Even if you’re an immigrant escaping poverty in Africa or war in Syria, there’s apparently one place you don’t want to wind up: France. The Financial Times reports:
From his freezing polythene and wooden shack on an icy verge in Calais’ migrant camp, Ahmed has a commanding view of the sparkling white containers the French government has provided for the growing population.The draught-proof, heated units are arranged in two-storey rows in a gravelled compound, complete with electricity and a green perimeter fence for security. Bunks are fitted with new mattresses and clean, crisp sheets.But Ahmed, who arrived in Calais’ so-called Jungle migrant camp after a year-long journey from his native Darfur region in Sudan, says he has no intention of accepting the government’s hospitality because he thinks there is a catch.“There is a problem with that place,” says the 28-year-old, stretching an arm and pointing to the containers about 20 yards away. “If I accept to go there, they will take my details and when I go to England, the authorities will tell me that I have to return to live in France.”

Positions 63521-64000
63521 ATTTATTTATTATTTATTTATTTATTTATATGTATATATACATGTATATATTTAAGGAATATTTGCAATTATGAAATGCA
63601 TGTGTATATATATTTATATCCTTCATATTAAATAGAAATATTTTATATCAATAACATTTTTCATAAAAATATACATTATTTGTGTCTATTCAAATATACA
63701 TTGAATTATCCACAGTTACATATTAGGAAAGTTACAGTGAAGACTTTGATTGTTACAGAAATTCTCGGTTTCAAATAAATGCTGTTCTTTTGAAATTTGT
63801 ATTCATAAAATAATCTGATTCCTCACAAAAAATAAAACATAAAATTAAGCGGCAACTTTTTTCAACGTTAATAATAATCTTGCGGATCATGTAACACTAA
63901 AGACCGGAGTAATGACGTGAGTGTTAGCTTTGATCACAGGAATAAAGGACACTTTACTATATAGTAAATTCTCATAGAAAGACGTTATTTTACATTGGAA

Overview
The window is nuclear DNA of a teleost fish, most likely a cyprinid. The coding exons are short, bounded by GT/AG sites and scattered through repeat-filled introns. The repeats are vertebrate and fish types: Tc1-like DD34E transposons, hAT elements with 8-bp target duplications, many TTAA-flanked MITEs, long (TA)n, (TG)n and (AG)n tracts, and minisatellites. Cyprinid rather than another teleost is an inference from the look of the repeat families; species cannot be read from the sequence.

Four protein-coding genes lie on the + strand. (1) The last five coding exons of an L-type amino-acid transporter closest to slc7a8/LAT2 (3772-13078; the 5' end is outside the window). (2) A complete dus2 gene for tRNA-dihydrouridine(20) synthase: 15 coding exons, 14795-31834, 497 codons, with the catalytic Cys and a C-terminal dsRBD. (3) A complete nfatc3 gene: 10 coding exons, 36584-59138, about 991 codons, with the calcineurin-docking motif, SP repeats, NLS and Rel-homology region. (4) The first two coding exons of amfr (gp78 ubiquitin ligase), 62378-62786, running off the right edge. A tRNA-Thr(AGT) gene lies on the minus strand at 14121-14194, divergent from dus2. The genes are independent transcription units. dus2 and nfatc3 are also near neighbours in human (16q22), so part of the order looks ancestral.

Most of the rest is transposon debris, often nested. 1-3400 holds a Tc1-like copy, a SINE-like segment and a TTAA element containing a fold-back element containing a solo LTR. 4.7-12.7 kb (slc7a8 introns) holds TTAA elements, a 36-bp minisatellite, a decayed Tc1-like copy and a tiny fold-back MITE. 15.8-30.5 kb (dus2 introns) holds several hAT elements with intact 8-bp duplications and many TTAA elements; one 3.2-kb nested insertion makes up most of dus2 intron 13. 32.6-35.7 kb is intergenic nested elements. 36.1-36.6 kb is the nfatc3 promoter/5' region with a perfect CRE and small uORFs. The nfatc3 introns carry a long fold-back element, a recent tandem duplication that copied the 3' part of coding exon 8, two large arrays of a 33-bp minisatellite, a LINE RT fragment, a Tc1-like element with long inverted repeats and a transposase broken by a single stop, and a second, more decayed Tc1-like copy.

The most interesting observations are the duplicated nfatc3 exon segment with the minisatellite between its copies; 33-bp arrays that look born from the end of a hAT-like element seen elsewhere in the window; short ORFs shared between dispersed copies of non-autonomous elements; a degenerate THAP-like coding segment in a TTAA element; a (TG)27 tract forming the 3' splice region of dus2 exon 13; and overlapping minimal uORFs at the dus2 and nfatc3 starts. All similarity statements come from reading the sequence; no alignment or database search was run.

And so do thousands of others like him. Meanwhile, until last week only 19 residents of the Jungle had taken the French up on their offer of asylum. The FT cites a variety of reasons that migrants and refugees won’t stay in la belle France: language difficulties, anti-immigrant sentiment, and a slow, sclerotic asylum system with a low success rate (which native French may not see as a flaw). But one reason looms above them all: the poor state of the French economy.This is a timely reminder that what we’re seeing is actually the collision of two civilizations in crisis. It’s all well and good to say the newcomers aren’t entitled to French jobs, but what about the French youth and the residents of the banlieues, who are legally welcome but economically excluded? It’s bad news for France when even semi-literate illegal migrants see that the French system isn’t a good bet for the future.